From September 21 to 27, OPSEU along with organizations and individuals around the world celebrate the contributions of people who are deaf.
Many people may not have family members, friends, or colleagues who are deaf. As a result, assumptions can be made about their ability to undertake everyday tasks and responsibilities. People may even feel uncomfortable when someone reveals they are deaf. This lack of acceptance leads to discrimination.
“International Week of the Deaf is a way for the public to learn more about people who are deaf and the ways they contribute to their families, communities, and workplaces,” says OPSEU President, Warren (Smokey) Thomas. “OPSEU supports inclusive rights and accessible services for all Canadians!”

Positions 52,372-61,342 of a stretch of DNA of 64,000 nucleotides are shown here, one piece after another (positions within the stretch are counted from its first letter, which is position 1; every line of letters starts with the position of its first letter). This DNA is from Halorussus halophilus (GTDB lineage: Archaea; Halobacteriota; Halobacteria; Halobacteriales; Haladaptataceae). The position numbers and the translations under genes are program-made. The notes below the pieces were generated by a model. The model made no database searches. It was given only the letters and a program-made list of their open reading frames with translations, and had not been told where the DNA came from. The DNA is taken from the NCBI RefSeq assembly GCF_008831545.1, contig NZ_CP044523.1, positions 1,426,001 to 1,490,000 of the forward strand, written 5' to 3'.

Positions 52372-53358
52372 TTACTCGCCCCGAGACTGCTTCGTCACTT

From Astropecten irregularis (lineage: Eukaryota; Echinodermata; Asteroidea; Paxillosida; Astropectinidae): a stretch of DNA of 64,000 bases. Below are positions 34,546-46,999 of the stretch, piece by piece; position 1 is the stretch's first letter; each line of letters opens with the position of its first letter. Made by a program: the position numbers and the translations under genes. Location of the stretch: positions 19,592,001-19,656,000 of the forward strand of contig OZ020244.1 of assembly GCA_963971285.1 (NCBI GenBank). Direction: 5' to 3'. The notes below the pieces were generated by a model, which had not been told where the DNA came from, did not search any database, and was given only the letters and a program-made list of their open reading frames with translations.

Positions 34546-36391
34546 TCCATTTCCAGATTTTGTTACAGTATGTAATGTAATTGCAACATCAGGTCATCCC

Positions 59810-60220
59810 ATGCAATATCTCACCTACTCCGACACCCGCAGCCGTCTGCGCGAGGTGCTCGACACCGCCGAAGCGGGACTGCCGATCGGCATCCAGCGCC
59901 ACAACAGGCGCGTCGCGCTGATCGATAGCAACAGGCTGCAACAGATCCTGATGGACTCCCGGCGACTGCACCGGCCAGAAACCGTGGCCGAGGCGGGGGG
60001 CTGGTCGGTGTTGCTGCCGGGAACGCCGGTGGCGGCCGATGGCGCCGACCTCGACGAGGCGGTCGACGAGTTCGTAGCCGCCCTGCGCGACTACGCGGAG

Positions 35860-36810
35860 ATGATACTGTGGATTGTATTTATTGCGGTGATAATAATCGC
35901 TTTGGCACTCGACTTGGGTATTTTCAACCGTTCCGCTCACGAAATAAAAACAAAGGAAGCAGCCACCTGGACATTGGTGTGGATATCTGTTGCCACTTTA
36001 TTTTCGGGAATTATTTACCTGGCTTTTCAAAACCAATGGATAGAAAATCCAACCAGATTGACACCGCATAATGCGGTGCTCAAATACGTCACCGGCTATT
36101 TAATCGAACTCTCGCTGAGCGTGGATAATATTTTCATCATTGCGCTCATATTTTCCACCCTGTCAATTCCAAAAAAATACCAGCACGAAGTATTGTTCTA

While recognizing individual abilities, this week also highlights the human rights of people who are deaf, and how those rights support their access to information and communication.
Some of these supports are: sign language (with interpretation for communicating with non-signers), video relay service (VRS); teletypewriter (TTY) technology, writing, emailing or texting, speechreading, real-time captioning (RTC) for live events, closed captioning (for TV or movies), and computerized note taking.
Under the Accessibility for Ontarians with Disabilities Act (OADA), people have the right to access these supports at school, work, from customer service providers, and from any other organization producing information.
Finally, people use communication supports when they volunteer, enjoy leisure activities, and socialize with friends and family.
When people have access to the supports they need, they can contribute fully to their families, communities, and workplaces.
For more information visit: https://www.aoda.ca/international-week-of-the-deaf/